Rep. Frank Wolf, a longtime champion of religious freedom, authored the language for a restriction on who can represent foreign governments and other state-sponsored entities in countries deemed by the State Department to suppress religious freedom.
“It would have no relevance to Huawei, which is an independent employee-owned company,” said William Plummer, the company’s vice president for external affairs.
But on K Street, the legislation has been painted as an attempt to restrict the firm.
Lobbyists concede that the legislation could work to their advantage in the near term, but not surprisingly they said it would damage the industry in the long run, leading to more behind-the-scenes influence-peddling.
“It is unwarranted, excessive and unreasonable given the value that many of these foreign service officers and experts in foreign policy provide,” said Marc Ginsberg, former ambassador to Morocco, who now works for APCO Worldwide, but is not a registered lobbyist.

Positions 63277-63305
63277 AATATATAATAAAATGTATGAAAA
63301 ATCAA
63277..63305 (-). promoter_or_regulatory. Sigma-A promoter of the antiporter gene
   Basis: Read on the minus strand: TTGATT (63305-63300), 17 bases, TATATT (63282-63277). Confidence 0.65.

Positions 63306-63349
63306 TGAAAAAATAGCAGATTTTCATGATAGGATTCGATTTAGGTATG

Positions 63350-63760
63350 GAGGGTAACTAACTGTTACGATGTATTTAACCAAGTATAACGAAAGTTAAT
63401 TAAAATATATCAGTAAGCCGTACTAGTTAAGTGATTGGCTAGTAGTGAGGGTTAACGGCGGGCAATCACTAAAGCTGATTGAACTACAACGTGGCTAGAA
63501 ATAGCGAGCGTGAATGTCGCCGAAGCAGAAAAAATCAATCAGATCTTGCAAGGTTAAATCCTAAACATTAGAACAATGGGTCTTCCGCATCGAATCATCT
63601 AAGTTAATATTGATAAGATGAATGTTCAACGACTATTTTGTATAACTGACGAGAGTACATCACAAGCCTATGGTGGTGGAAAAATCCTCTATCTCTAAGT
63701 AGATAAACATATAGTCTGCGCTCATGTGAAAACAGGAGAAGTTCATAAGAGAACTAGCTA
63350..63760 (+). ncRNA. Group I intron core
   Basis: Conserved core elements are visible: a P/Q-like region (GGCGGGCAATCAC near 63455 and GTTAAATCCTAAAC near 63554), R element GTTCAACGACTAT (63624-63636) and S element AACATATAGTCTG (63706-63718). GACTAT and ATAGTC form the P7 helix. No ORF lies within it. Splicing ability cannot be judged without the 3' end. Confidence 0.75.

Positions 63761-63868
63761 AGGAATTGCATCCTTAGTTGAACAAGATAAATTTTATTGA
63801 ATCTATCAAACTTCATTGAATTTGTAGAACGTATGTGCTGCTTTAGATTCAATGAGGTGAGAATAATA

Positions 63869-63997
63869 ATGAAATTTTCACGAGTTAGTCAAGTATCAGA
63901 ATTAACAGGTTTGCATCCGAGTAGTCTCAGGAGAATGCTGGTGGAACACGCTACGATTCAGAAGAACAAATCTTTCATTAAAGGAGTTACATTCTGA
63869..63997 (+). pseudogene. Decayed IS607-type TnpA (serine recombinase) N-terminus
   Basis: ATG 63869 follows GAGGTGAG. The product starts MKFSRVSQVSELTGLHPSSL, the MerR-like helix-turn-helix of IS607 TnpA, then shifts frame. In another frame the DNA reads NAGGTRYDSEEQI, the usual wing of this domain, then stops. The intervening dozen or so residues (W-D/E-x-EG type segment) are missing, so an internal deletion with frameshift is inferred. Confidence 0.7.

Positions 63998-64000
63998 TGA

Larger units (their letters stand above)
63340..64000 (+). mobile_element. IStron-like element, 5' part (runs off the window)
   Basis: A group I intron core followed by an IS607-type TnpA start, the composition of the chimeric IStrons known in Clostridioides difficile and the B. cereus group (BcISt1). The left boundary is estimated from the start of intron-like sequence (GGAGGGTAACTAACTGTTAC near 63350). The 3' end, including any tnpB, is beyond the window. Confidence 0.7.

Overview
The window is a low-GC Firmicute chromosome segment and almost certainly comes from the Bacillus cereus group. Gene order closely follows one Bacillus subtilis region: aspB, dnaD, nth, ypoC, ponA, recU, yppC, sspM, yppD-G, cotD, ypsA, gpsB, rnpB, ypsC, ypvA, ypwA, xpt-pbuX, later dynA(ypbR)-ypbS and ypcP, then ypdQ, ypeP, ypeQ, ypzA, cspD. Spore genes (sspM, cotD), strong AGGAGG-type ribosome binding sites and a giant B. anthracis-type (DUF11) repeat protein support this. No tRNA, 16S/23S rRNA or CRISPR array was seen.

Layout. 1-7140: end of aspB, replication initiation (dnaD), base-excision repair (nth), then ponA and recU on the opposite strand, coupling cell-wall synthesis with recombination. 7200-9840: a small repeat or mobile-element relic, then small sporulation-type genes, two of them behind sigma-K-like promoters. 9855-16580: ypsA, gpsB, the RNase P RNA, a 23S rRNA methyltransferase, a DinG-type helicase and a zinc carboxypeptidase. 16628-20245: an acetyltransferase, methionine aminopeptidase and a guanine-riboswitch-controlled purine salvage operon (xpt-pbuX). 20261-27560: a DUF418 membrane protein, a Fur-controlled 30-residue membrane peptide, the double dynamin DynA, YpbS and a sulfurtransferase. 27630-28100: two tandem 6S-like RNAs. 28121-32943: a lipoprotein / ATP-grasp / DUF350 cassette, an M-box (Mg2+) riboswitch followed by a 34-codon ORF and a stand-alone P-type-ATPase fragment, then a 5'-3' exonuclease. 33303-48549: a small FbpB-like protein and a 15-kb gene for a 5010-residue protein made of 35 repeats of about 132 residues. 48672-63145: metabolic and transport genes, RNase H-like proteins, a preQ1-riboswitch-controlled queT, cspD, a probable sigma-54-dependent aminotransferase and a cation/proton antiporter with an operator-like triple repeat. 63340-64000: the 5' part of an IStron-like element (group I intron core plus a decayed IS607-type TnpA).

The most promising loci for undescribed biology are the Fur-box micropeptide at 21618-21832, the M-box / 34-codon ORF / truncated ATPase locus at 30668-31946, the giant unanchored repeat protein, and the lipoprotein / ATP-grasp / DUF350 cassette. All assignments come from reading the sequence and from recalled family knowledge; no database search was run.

The Foreign Agents Registration Act requires lobbyists representing foreign agents to submit much more detailed information than those representing domestic interests. If former government officials are barred from registering, some might still serve as informal advisors to avoid disclosure, warned Howard Marlowe, president of the American League of Lobbyists.
“This amendment could push people into the shadows,” he said.
Correction: June 25, 3:30 p.m.
An earlier verison of this article mischaracterized former Rep. Jon Christensen’s relationship with ZTE Corp. He is an outside lobbyist.
Lois Lerner, director of exempt organizations for the IRS, arrives for a House Oversight and Government Reform Committee hearing on the investigation of the IRS' targeting of political groups. Lerner invoked her Fifth Amendment right to not testify and caused a protest from some committee members when she offered an opening statement and engaged in dialogue with members before invoking the right.
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